3. Total use of antiemetics (metoclopramide, ondansetron, haloperidol and dexamethasone) is gathered by reviewing the patient’s medical files from the medication database from the drug database “Therapy” used by Akureyri Hospital to register patient’s medications 48 hours after admission
4. Mobility is assessed using the Timed Up and Go (TUG) test on the morning of postoperative day 2
5. Actual length of hospital stay is recorded by reviewing patient’s medical files right after discharge
6. Time from the end of surgery until additional pain medication is given is gathered from the medication database “Therapy” used by Akureyri Hospital to register patient’s medications at the time of discharge
7. Time taken for patient to meet ready for discharge criteria following knee replacement surgery (able to walk with crutches, use only oral analgesia, bend the operated knee ≥70°, climb stairs and had no acute medical problems present) is measured by reviewing medical records at the time of discharge
8. Quadriceps muscle strength is assessed by the ability of the patient to hold the affected limb up with the knee extended against resistance of the examiner (using manual muscle testing (MMT) with 0= no contraction, 1= flicker of contraction, 2= active movement with gravity eliminated, 3= active movement against gravity but not resistance, 4= active movement against gravity and some resistance and 5= normal strength) in the morning of postoperative day 1 and 2
9. Nausea is assessed on a 5-point scale (0= no nausea, 1= mild, 2= moderate, 3= severe, and 4= vomiting episode) in the morning of postoperative day 1 and 2
10. Goals of ambulation are measured by using the 10-point mobility scale by the physiotherapists in the morning physiotherapy session of postoperative day 1 and 2
11. Straight leg raise is assessed by asking the patient to hold his lower limb 10 cm from the bed with fully extended knee for 10 seconds in the morning of postoperative day 1 and 2
12. Flexion of the knee is assessed using a clinometer in the morning of postoperative day 1 and 2.
13. Falls of patients are recorded by reviewing the patients’ medical files after discharge
14. Toxic effects of the ropivacaine (nausea, vomiting, hypotension and bradycardia) are observed by the nurses of the ward while the participants had the adductor canal catheter every morning and during routine follow up by the nurses and through measuring vitals every 4-6 hours during the entire hospital stay
15. Drainage of blood in the drainage is measured (in ml) when the drainage was removed in the morning of postoperative day 1
16. Blood transfusion rate is recorded in the patient medical files by the time the patient was discharged
Overall trial start date
Overall trial end date
Reason abandoned (if study stopped)
Participant inclusion criteria
1. Patients scheduled for primary unilateral cemented TKA under spinal anesthesia
2. Aged 50 – 90 years
3. With American Society of Anesthesiologists (ASA) physical status I-III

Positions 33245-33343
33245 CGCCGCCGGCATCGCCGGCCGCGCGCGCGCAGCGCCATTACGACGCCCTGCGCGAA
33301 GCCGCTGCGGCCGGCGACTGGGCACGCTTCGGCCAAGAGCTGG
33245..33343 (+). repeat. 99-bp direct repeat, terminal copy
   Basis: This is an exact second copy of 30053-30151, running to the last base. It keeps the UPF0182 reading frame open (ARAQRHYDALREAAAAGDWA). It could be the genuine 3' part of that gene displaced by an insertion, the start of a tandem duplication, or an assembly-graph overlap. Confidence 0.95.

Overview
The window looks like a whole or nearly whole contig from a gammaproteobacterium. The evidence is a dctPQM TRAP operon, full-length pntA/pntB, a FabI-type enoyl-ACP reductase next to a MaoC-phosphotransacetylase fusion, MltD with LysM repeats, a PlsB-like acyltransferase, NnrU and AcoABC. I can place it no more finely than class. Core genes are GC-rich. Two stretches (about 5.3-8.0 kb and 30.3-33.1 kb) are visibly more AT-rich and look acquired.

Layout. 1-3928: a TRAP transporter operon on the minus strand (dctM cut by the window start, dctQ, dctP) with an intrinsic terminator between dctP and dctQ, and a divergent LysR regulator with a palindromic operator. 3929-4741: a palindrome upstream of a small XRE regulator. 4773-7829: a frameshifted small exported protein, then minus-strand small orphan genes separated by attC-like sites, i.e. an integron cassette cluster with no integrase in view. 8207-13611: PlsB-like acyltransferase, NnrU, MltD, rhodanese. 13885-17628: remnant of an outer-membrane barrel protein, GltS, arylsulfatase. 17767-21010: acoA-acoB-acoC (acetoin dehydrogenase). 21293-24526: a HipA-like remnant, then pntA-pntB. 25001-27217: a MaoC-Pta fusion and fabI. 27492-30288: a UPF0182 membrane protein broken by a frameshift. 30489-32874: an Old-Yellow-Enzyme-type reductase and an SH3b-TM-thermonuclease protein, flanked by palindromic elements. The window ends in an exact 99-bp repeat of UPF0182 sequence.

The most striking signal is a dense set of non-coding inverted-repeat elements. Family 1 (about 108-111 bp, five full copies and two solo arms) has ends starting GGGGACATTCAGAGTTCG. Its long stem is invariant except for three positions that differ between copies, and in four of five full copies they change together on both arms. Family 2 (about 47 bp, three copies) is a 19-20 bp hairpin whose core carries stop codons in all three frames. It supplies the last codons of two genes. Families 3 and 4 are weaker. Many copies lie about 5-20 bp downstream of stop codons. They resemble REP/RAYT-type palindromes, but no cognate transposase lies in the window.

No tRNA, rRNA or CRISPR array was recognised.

Target number of participants
69 patients in total, 35 in the intervention group and 34 in the placebo group.
Participant exclusion criteria
1. Daily intake of opioids (20 mg/day of oral morphine equivalent for > 12 weeks)
2. Inability to cooperate
3. Peripheral neuropathy
4. Allergy to any of the study medications
5. Renal insufficiency (creatinine levels > 100 μmol/L and > 110 μmol/L for women and men respectively)
Recruitment start date
Recruitment end date
Countries of recruitment
Trial participating centre
Science fund of Akureyri Hospital (Vísindasjóður Sjúkrahússins á Akureyri)
Funding Body Type
Funding Body Subtype
Science fund of the physicians council of Akureyri Hospital (Vísindasjóður Læknaráðs, Sjúkrahússins á Akureyri)
Funding Body Type
Funding Body Subtype
Results and Publications
Publication and dissemination plan
Planned publication in Acta Orthopaedica.
IPD sharing statement
All data gathered during the trial is safely stored at Akureyri Hospital in Akureyri Iceland. This includes the filled out form for every single participant (“patient form” attached in the email), written informed consent from all the participants, all the statistical calculations and the randomization key. Only Svava Gudmundsdottir (email@example.com) and Jonas Franklin have access to the files which are stored in Akureyri Hospital. To request access please contact through email. The files will be stored for total of 10 years from September 2016 - September 2026.
Written informed consent was obtained from all the participants and those are stored with the files in Akureyri Hospital. Every participant received a consecutive study number from 1 to 69 and received the treatment assigned according to the randomization list. The randomization key was first broken when all enrolled patients had completed the study. After discharge, the participant’s personal information was eliminated from the study number and is therefore not traceable back to the patient. All the data from every participant (“patient form”) is therefore anonymous but the informed consent is signed and is therefore not anonymous.
Intention to publish date
Participant level data
Available on request
Basic results (scientific)
2017 results in: https://www.ncbi.nlm.nih.gov/pubmed/28627290
- ISRCTN68176033_PIS_24Oct16_Icelandic.pdf Uploaded 23/11/2016